Code writing

Now it's time to write some code. I knew that I needed to put the sheet names into an array of strings. Because I don't know yet how many sheets are in the active workbook, I used a Dim statement with empty parentheses to declare the array. I knew that I could use ReDim afterward to redimension the array for the actual number of elements.

I entered the following code, which inserts the sheet names into the SheetNames array. I also added a MsgBox function within the loop just to assure me that the sheets' names were indeed being entered into the array.

Sub SortSheets()

' Sorts the sheets of the active workbook Dim SheetNames() as String Dim i as Long Dim SheetCount as Long

SheetCount = ActiveWorkbook.Sheets.Count ReDim SheetNames(1 To SheetCount) For i = 1 To SheetCount

SheetNames(i) = ActiveWorkbook.Sheets(i).Name MsgBox SheetNames(i) Next i End Sub

To test the preceding code, I activated the Test.xlsx workbook and pressed Ctrl+Shift+S. Five message boxes appeared, each displaying the name of a sheet in the active workbook. So far, so good.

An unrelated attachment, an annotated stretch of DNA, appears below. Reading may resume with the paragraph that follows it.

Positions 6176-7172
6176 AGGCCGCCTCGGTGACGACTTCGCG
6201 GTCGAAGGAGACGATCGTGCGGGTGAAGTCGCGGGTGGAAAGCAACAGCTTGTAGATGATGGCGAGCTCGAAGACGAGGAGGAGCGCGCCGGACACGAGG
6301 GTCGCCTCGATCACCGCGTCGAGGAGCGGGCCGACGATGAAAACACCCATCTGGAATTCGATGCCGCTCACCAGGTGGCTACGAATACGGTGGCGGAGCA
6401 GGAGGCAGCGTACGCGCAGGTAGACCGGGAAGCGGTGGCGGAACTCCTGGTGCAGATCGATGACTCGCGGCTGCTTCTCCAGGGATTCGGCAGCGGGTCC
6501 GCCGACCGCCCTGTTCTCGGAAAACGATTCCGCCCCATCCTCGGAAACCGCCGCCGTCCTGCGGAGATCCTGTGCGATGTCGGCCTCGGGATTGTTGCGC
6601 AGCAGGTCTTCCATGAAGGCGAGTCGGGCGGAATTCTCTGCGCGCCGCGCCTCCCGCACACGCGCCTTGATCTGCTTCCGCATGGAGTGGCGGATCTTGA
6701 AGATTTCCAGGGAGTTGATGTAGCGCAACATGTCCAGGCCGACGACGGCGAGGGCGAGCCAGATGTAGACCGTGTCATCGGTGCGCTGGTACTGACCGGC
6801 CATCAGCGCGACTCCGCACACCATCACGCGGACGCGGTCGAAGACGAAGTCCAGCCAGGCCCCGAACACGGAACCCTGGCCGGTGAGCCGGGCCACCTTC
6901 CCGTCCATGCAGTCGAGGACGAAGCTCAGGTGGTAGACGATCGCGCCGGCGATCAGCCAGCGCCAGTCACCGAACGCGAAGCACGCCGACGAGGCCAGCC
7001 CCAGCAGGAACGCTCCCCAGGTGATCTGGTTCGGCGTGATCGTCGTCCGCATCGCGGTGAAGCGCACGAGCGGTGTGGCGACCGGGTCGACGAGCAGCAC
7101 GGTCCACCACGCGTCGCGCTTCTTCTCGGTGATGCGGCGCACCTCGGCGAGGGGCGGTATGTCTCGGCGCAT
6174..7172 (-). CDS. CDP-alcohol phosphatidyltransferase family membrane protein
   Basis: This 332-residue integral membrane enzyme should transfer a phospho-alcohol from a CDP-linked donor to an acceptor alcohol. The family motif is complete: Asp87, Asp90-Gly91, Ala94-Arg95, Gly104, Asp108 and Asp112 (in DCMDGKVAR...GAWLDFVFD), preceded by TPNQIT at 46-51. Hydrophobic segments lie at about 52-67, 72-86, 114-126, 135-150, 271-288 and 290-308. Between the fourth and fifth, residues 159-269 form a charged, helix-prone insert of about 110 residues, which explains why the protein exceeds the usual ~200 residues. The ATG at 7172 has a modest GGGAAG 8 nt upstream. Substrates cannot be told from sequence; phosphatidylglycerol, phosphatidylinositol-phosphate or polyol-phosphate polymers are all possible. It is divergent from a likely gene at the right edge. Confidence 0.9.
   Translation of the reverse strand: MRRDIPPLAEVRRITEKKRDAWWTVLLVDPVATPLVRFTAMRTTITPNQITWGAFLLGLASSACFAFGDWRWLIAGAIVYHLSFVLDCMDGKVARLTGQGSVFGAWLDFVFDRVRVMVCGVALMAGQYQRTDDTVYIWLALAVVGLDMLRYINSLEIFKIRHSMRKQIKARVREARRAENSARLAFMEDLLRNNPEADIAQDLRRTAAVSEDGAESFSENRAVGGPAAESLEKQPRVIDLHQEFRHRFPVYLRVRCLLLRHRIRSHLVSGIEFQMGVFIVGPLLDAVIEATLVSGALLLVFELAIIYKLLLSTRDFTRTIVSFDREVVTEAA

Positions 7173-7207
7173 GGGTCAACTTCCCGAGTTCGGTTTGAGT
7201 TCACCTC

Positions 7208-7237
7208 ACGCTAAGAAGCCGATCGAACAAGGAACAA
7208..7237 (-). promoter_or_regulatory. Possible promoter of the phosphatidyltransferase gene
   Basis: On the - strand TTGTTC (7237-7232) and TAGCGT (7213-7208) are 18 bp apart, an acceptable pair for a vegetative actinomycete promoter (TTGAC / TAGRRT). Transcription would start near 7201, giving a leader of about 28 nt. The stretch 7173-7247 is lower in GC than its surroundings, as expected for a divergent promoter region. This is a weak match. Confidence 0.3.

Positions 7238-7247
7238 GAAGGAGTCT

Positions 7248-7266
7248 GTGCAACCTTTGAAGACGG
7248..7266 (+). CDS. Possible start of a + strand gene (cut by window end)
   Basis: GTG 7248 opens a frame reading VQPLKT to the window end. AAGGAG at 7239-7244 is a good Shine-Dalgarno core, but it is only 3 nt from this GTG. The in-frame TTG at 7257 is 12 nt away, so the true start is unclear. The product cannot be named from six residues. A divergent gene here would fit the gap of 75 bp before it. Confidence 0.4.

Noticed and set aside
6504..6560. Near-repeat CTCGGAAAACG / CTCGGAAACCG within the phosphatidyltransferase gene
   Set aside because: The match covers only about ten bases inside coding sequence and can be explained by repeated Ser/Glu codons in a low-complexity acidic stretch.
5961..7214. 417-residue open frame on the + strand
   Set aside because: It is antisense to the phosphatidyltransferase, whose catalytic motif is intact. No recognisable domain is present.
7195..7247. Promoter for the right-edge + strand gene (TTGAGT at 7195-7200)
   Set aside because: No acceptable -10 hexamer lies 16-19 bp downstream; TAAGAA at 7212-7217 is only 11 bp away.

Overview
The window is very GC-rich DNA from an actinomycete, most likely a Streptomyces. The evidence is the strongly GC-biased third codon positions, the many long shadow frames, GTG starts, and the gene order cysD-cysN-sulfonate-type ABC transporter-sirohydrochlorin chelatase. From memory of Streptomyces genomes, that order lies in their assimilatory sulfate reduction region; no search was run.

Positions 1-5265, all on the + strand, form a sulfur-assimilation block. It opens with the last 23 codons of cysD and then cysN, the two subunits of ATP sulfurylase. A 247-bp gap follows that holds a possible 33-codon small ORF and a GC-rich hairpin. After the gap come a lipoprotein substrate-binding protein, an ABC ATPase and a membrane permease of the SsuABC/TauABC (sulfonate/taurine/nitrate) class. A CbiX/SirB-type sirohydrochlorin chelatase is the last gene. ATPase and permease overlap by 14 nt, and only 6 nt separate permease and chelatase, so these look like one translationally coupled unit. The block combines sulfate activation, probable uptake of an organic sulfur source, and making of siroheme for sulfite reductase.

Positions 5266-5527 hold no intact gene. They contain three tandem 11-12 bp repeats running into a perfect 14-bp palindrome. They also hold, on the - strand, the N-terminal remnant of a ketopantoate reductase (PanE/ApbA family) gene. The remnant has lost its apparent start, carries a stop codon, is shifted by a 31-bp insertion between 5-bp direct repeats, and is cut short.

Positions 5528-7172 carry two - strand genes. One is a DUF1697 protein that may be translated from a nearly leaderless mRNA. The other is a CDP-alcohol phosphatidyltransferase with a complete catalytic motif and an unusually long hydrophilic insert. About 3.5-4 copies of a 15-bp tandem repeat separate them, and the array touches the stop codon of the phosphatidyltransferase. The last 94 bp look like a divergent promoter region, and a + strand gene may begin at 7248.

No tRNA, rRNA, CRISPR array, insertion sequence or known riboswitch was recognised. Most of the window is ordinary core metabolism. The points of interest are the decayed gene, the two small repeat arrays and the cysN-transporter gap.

By the way, I'm a major proponent of testing your work as you go. When you're convinced that your code is working correctly, remove the MsgBox statement. (These message boxes become annoying after a while.)

Tip Rather than use the MsgBox function to test your work, you can use the Print method of the Debug object to display information in the Immediate window. For this example, use the following statement in place of the MsgBox statement:

Debug.Print SheetNames(i)

This technique is much less intrusive than using MsgBox statements. Just make sure that you remember to remove the statement when you're finished.

At this point, the SortSheets procedure simply creates an array of sheet names corresponding to the sheets in the active workbook. Two steps remain: Sort the elements in the SheetNames array and then rearrange the sheets to correspond to the sorted array.

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